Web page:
Alex Salmond inadvertently has hit a raw nerve with his recent comments. He has shown the lack of straightforwardness and honesty that lies within the SNP acceptance and continuation of Thatcherism, that is much like Labour’s. By doing so has exposed the narrowness of the SNP’s rationale as a party to the ‘left’ of Scottish Labour. 1979 was a long, long, long time: over a generation ago. Yet, its myths, folklores, triumphs and limitations still shape our politics, our political debate and political horizons and imaginations.

The current political, economic and social impasse has a direct linkage and causal relationship to the events and forces which emerged in 1979 and this cannot go on forever. However, no political settlement just collapses because of the weight of its own internal contradictions, but requires a counter-movement and set of stories. It took over thirty years before the previous watershed - 1945 - was challenged and overthrown. But that was part of an international, neo-liberal mobilisation for a new global arrangements. Despite the limitations of Thatcherism and flaws in the neo-liberal worldview, of which the ‘credit crunch’ is the latest example, we don’t yet have any countervailing economic and social strategy.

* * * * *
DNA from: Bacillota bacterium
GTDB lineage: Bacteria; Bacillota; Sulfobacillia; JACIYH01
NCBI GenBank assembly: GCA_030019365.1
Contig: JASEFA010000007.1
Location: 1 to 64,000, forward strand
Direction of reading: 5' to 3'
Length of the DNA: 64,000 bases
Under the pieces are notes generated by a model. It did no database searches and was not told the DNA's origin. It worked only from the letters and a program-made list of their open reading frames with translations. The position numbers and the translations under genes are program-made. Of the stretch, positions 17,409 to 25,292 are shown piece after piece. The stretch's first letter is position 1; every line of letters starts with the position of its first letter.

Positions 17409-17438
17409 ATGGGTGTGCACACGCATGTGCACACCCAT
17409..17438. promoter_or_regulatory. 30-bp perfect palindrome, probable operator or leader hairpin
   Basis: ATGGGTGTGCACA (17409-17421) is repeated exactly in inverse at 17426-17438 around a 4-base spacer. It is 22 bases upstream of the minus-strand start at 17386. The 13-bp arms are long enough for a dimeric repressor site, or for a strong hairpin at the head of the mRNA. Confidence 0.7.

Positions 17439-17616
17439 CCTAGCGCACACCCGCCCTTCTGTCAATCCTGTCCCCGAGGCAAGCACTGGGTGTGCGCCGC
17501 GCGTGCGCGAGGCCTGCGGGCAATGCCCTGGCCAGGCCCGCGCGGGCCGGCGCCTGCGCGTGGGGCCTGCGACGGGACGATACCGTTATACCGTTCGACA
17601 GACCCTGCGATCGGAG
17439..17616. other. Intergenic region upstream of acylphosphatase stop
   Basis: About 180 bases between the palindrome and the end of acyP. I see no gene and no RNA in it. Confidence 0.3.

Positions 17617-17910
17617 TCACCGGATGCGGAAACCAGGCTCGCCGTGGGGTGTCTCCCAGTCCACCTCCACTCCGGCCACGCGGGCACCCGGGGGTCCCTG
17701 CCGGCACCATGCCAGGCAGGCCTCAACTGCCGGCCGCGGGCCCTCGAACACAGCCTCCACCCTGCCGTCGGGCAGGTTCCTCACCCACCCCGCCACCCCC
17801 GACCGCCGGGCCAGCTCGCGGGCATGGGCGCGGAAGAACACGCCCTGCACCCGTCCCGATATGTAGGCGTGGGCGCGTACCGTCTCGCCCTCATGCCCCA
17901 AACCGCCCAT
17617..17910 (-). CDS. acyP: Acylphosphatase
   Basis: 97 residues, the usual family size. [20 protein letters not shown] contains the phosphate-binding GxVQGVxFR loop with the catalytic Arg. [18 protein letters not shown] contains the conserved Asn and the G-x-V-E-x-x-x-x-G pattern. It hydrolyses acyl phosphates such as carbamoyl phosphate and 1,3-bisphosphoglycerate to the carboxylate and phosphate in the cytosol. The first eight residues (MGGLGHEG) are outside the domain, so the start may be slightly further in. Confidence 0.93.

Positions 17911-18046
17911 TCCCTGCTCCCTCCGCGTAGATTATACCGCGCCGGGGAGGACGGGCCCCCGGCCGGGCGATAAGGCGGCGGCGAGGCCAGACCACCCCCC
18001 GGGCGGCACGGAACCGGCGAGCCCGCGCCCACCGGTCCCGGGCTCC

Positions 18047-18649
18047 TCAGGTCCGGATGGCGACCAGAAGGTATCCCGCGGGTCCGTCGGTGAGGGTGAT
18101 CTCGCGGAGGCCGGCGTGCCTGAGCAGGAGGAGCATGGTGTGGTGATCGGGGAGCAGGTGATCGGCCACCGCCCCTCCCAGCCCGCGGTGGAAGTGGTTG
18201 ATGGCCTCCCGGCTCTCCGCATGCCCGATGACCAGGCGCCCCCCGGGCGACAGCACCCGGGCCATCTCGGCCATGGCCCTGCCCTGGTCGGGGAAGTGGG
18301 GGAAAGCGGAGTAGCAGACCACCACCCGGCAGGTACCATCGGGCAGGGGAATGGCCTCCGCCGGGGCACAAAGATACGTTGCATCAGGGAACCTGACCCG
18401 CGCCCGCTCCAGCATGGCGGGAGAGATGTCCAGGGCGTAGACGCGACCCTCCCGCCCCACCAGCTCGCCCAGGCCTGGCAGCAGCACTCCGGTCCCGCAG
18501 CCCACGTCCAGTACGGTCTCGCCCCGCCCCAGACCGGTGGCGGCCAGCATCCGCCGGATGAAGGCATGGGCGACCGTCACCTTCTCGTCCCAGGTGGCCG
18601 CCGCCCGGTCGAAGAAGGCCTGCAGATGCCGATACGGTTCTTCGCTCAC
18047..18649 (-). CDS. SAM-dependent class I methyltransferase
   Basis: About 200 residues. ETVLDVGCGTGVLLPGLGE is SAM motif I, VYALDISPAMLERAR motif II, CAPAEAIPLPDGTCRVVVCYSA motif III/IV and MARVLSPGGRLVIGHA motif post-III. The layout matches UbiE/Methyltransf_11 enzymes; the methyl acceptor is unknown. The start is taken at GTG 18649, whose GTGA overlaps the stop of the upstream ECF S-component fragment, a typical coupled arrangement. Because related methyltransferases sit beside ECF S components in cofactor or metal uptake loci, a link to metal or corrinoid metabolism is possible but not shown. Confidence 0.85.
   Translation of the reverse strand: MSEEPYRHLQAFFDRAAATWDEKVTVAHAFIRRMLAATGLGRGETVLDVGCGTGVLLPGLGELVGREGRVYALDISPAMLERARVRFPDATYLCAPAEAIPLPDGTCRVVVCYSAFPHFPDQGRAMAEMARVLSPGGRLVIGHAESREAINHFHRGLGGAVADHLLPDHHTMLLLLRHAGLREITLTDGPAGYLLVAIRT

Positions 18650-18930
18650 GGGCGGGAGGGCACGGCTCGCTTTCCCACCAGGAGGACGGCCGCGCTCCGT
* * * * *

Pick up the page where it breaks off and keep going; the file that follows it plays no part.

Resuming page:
Instead, we still live in the world created by Thatcherism: the world of the BBC consensus: Blair, Brown and Cameron (with Alex Salmond providing a supporting role). It is aptly titled for it is comprehensively signed up to by the influential and powerful in the UK whether they are in politics, the corporate world or the media. The bandwidth of what is politically possible and imaginable is defined by these elites, and what passes for their commentary unquestioningly supports the present political, economic and social order.